In this Book

When Tenants Claimed the City
summary
In postwar America, not everyone wanted to move out of the city and into the suburbs. For decades before World War II, New York's tenants had organized to secure renters' rights. After the war, tenant activists raised the stakes by challenging the newly-dominant ideal of homeownership in racially segregated suburbs. They insisted that renters as well as owners had rights to stable, well-maintained homes, and they proposed that racially diverse urban communities held a right to remain in place--a right that outweighed owners' rights to raise rents, redevelop properties, or exclude tenants of color. Further, the activists asserted that women could participate fully in the political arenas where these matters were decided. Grounded in archival research and oral history, When Tenants Claimed the City: The Struggle for Citizenship in New York City Housing shows that New York City's tenant movement made a significant claim to citizenship rights that came to accrue, both ideologically and legally, to homeownership in postwar America. Roberta Gold emphasizes the centrality of housing to the racial and class reorganization of the city after the war; the prominent role of women within the tenant movement; and their fostering of a concept of "community rights" grounded in their experience of living together in heterogeneous urban neighborhoods.

Table of Contents

  1. Cover
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  1. Title Page, Copyright Page, Dedication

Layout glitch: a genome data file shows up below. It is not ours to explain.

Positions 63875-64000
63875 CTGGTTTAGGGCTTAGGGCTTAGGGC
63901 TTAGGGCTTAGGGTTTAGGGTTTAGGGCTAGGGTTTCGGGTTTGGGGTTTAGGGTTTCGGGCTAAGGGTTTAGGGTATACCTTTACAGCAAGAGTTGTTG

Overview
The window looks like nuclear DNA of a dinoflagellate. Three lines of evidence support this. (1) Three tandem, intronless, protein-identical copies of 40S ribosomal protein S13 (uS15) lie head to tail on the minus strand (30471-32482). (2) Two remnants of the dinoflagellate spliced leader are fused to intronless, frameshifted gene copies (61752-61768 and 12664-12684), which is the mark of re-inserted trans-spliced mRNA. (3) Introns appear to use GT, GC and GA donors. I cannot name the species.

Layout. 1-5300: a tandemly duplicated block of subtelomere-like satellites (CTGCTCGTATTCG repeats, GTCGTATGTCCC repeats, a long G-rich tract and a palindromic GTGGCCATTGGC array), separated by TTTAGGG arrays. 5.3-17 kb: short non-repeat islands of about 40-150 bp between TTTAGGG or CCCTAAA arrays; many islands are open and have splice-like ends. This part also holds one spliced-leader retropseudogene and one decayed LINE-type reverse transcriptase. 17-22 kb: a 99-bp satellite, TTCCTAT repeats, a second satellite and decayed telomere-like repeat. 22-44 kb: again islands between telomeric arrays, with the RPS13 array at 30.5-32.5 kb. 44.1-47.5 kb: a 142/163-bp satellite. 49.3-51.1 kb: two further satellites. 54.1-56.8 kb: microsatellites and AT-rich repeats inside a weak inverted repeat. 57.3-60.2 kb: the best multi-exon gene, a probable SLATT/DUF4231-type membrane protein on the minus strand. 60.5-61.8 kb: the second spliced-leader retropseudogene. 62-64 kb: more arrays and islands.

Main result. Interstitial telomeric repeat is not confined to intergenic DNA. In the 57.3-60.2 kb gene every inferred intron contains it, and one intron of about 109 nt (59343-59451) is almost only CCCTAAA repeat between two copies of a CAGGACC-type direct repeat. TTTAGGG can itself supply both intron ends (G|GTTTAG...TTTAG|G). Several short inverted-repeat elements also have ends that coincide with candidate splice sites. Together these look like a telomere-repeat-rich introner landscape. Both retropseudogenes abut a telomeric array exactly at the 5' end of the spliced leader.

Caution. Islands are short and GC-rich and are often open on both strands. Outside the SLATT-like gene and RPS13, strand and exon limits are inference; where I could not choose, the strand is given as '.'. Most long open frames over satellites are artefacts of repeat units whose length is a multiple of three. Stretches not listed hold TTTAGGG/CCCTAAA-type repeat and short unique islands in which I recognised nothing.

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  1. Contents
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  1. Acknowledgments
  2. pp. ix-xii
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  1. Introduction
  2. pp. 1-6
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  1. PART I
  2. pp. 7-8
  1. 1. "A Time of Struggle:: Holding the LIne in the 1940s
  2. pp. 9-30
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  1. 2. "The Right to Lease and Occupy a Home": Equality and Public Provision in Housing Development
  2. pp. 31-63
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  1. 3. "So Much Life": Retrenchment in the Cold War
  2. pp. 64-106
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  1. PART II
  2. pp. 107-108
  1. Introduction to Part II
  2. pp. 109-112
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  1. 4. "Out of These Ghettos, People Who Would Fight": Claiming Power in the Sixties
  2. pp. 113-145
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  1. 5. "A Lot of Investment, a Lot of Roots": Defending Urban Community
  2. pp. 146-168
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  1. 6. "Territorio Libre": Upheaval in the Vietnam War Era
  2. pp. 169-210
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  1. 7. "To Plan Our Own Community": Government, Grassroots, and Local Development
  2. pp. 211-241
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  1. 8. "A Piece of Heaven in Hell": Struggles in the Backlash Years
  2. pp. 242-256
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  1. Afterword
  2. pp. 257-264
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  1. List of Abbreviations
  2. pp. 265-268
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  1. Notes
  2. pp. 269-320
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  1. Index
  2. pp. 321-330
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  1. About the Author, Publisher Notes
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